Section 4415 of Public Law 105-33 amended section 1886(b)(1)(A) of the Act to provide that for cost reporting periods beginning on or after October 1, 1997, if a hospital's net inpatient operating costs are less than or equal to, the ceiling, the amount of the bonus payment would be the lower of 15 percent of the difference between the inpatient operating costs and the ceiling or 2 percent of the ceiling.

Section 306 of the Public Law 106-554 has further amended section 1886(b)(1)(A) of the Act, as it applied to a psychiatric hospital or unit, to provide that effective for cost reporting periods beginning on or after October 1, 2000, and before October 1, 2001, if a psychiatric hospital or unit's net inpatient operating costs are less than, or equal to, the ceiling, the amount of the bonus payment is the lower of 15 percent of the difference between the inpatient operating costs and the ceiling, or 3 percent of the ceiling.

We are revising the regulations at § 413.40(d)(2) to incorporate this change.

B. Payment for Long-Term Care Hospital Costs (Section 307 of Public Law 106-554 and 42 CFR 413.40(c)(4)

1. Increase in the Limitation on the Target Amounts for Long-Term Care Hospitals

In the August 29, 1997 final rule with comment period (62 FR 46018), in accordance with section 4414 of Public Law 105-33, we implemented section 1886(b)(3)(H) of the Act, which provides for caps on the target amounts for existing and new excluded hospitals and units for cost reporting periods beginning on or after October 1, 1997, through September 30, 2002. The caps on the target amounts apply to three classes of excluded hospitals: psychiatric hospitals and units, rehabilitation hospitals and units, and long-term care hospitals. In establishing the caps on the payment amounts within each class of hospital for new hospitals, section 1886(b)(7)(C) of the Act, as amended by section 4416 of Public Law 105-33, instructed the Secretary to provide an appropriate adjustment to take into account area differences in average wage-related costs. However, because the statutory language under section 4414 of Public Law 105-33 did not provide for the Secretary to adjust for area differences in wage-related costs in establishing the caps on the target amounts within each class of hospital for existing hospitals, we did not adjust for wage-related differences for existing facilities.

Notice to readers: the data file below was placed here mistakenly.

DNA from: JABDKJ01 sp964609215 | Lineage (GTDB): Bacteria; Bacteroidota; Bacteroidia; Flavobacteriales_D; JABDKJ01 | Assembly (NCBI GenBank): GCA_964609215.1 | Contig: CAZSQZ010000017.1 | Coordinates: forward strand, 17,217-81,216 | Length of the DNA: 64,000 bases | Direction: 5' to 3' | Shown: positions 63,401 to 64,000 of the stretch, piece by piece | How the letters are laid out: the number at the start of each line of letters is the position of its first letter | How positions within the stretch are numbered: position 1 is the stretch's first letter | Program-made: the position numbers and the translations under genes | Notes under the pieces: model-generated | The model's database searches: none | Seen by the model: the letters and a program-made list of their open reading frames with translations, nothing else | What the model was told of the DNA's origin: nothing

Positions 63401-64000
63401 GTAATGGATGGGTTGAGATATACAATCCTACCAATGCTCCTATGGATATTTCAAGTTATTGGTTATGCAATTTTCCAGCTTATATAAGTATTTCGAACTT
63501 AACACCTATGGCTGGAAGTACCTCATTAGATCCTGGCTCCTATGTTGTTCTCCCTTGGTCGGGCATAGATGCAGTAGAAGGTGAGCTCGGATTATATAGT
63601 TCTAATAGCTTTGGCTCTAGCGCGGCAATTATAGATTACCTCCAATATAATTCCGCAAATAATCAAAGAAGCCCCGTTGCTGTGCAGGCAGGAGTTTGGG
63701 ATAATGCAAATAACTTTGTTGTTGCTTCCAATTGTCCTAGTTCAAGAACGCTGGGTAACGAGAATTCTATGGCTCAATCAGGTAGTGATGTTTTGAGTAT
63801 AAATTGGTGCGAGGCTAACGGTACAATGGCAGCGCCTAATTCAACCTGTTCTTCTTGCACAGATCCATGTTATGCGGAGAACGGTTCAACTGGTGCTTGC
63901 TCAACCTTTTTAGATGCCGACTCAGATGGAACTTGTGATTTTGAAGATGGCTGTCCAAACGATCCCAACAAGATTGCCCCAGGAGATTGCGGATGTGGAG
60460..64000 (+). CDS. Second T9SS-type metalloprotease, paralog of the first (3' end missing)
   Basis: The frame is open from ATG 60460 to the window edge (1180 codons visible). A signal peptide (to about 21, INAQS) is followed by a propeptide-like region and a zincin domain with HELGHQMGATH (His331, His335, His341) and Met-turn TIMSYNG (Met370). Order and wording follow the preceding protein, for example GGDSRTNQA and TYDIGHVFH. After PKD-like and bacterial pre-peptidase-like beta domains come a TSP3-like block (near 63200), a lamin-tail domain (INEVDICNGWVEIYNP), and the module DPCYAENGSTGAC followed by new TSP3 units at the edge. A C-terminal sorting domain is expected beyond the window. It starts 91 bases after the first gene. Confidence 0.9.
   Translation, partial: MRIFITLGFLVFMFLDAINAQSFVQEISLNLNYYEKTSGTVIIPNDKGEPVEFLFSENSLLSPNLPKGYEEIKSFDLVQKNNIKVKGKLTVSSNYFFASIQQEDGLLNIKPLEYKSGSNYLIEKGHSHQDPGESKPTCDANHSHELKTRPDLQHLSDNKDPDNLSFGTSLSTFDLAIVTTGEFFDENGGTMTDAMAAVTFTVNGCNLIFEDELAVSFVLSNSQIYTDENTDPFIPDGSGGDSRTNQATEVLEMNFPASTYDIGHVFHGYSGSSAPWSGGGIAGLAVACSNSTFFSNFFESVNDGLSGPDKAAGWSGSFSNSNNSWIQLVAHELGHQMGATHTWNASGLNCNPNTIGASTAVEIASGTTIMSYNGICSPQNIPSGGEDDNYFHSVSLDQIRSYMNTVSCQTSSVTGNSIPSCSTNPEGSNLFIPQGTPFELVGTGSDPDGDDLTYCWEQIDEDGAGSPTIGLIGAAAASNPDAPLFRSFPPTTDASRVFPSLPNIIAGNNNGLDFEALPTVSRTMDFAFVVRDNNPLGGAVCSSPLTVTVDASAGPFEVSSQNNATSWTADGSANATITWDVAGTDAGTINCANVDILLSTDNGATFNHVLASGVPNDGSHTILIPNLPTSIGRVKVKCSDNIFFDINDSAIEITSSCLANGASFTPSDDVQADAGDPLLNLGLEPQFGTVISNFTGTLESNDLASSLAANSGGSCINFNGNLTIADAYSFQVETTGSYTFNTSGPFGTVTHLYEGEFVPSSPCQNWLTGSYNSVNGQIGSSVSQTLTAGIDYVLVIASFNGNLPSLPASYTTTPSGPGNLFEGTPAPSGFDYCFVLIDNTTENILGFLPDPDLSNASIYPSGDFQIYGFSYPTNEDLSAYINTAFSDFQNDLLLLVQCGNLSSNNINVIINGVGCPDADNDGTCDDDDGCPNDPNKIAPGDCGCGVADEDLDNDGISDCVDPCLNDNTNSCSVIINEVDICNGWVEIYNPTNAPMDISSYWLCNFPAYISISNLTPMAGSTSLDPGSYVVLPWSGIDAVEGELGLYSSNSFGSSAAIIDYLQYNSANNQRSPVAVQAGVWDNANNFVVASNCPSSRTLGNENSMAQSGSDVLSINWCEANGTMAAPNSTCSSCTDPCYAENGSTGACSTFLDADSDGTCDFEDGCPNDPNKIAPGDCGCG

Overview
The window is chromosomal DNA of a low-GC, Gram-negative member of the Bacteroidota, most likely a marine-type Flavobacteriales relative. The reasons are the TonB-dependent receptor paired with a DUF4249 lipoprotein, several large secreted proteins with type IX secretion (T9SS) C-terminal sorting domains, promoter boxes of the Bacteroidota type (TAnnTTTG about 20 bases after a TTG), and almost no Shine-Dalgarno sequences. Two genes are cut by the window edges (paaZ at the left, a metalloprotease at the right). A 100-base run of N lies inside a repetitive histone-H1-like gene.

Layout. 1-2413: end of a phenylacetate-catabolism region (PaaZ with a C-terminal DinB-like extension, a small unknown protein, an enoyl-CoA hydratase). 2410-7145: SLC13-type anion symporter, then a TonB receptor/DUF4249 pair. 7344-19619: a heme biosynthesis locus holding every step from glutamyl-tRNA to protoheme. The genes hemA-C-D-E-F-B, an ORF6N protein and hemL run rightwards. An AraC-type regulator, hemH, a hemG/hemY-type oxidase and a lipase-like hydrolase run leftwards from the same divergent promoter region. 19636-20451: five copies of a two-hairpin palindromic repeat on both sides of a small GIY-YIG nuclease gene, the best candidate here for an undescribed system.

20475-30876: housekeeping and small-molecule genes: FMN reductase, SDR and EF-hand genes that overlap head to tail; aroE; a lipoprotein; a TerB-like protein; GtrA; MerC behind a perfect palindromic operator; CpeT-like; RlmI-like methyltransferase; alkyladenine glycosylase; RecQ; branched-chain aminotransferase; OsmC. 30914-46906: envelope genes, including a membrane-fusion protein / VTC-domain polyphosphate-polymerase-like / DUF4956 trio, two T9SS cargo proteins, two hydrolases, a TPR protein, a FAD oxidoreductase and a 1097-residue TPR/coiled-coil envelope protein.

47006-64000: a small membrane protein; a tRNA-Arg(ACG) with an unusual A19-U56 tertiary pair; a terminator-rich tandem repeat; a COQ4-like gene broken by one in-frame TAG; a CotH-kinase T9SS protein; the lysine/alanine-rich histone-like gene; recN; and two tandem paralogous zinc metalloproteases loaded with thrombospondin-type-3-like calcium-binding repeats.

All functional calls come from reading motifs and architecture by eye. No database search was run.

In the August 1, 2000 interim final rule with comment period (65 FR 47039), we implemented section 121 of Public Law 106-113, which further amended section 1886(b)(3)(H) of the Act by directing the Secretary to provide for an appropriate wage adjustment to the caps on the target amounts for all psychiatric hospitals and units, rehabilitation hospitals and units and long-term care hospitals, effective for cost reporting periods beginning on or after October 1, 1999, through September 30, 2002. For purposes of calculating the caps, section 1886(b)(3)(H)(ii) of the Act requires the Secretary to first “estimate the 75th percentile of the target amounts for such hospitals within such class for cost reporting periods ending during fiscal year 1996.” Section 1886(b)(3)(H)(iii) of the Act, as added by section 121 of Public Law 106-113, requires the Secretary to provide for “an appropriate adjustment to the labor-related portion of the amount determined under such subparagraph to take into account differences between average wage-related costs in the area of the hospital and the national average of such costs within the same class of hospital.”

The August 1, 2000 final rule (65 FR 47096) listed the FY 2001 labor-related share and nonlabor-related share of the national 75th percentile wage-neutralized cap for long-term care hospitals as follows: